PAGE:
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Scofield Idehen
Scofield Idehen

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Find The Bug in this Smart Contract [series] 2024

// SPDX-License-Identifier: MIT
pragma solidity 0.8.18;

 * @author not-so-secure-dev
 * @title PasswordStore
 * @notice This contract allows you to store a private password that others won't be able to see. 
 * You can update your password at any time.
contract PasswordStore {
    error PasswordStore__NotOwner();

    address private s_owner;
    //this is not really private 
    //all data onchain is public infomation
    string private s_password;

    event SetNetPassword();

    constructor() {
        s_owner = msg.sender;

     * @notice This function allows only the owner to set a new password.
     * @param newPassword The new password to set.

    //is it an external call 
    //if it is only the owner can call it
    //q why is the constructor owner not set in the contract?
    //anybody can set the owner to be themselves
    //missing access control

    function setPassword(string memory newPassword) external {
        s_password = newPassword;
        emit SetNetPassword();

     * @notice This allows only the owner to retrieve the password.
     * @param newPassword The new password to set.
    function getPassword() external view returns (string memory) {
        if (msg.sender != s_owner) {
            revert PasswordStore__NotOwner();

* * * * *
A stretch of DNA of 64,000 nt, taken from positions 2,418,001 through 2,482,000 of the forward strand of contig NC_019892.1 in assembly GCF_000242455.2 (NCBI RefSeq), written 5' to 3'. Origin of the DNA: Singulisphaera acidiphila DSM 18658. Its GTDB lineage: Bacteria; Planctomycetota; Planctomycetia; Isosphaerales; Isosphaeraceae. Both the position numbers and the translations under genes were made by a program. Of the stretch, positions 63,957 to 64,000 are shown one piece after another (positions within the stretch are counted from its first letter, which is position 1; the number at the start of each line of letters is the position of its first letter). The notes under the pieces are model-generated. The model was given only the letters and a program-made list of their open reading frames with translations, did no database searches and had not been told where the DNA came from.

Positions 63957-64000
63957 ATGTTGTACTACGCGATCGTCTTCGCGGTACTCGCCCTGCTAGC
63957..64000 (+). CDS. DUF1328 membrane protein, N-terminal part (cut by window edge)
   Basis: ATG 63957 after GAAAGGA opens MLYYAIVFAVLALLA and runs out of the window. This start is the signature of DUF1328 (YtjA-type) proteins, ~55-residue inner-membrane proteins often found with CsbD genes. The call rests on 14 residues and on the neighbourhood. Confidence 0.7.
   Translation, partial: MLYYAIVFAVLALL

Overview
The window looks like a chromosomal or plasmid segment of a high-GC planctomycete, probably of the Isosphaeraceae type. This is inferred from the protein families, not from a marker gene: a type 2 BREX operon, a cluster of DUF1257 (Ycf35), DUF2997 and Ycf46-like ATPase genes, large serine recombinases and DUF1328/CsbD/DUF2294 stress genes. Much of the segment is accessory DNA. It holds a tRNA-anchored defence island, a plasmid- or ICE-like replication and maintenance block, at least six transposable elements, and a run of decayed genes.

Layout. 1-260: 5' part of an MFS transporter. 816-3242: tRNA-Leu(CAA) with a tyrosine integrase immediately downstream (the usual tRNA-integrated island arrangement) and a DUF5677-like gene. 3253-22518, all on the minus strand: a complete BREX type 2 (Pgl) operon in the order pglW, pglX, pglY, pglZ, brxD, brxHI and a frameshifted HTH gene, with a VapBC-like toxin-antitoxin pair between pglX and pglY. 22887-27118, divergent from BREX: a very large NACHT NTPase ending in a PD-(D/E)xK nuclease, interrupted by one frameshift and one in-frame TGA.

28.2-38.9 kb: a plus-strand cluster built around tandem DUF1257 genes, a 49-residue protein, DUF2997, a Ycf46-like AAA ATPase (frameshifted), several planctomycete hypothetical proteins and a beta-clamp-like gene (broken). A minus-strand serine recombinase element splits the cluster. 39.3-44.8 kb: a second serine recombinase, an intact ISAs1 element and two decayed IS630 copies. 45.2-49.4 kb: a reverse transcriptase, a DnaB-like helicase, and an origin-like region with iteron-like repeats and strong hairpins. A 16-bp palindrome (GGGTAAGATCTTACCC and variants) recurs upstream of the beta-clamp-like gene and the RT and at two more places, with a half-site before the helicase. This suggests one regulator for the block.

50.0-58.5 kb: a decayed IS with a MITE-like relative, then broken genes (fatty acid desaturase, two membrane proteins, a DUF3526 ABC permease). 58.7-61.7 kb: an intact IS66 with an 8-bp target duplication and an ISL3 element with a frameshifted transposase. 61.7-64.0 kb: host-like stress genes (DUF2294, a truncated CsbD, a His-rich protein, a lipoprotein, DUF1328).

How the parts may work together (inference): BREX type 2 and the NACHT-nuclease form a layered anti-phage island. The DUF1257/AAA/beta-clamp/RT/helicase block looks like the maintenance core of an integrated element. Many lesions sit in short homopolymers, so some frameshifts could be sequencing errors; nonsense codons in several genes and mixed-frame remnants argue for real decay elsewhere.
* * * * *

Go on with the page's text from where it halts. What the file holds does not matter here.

return s_password;
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This is a smart contract I worked on, and I found three bugs in it. This tutorial. I shared how I could find the bugs, the mitigated response to the bugs, and the best way to prevent bugs. 

Smart contracts take a lot of time to edit and find bugs, mostly when it has a lot of lines and inherit from other contracts, it is hard to audit and fish out leaks. 

I wrote Top 9 Hacks in web3, where I shared some of the hacks and how web3 is becoming better with audits like this. 

Before diving into the audit, you must pay attention to the following to understand what the client needs and how best to prepare yourself. 

Scope the files - Understand what the clients want, and ensure you are working on the actual version so you don't waste your time only to be told that's not what you should be looking at. 

Ask Questions - Do not be scared to ask questions. The smart contract developers are best positioned to explain why certain things are how they are, “DO NOT ASSUME”. 

Read the Documentation- Start from the documentation to understand what the contract hopes to achieve. Read through the step-by-step analysis this would give you a deeper understanding of what should be in the codes and what should not. 

Document your process from the beginning, and you can use a markdown file, comments, notes, or whiteboard, use whatever to keep track of where you are so you don't get lost, as some codes are quite lengthy. 

Armed with this step, let us look at the code above and find some bugs and how we can protect this contract from such bugs.

[S-#] Storing the password on-chain makes it visible to anyone and no longer private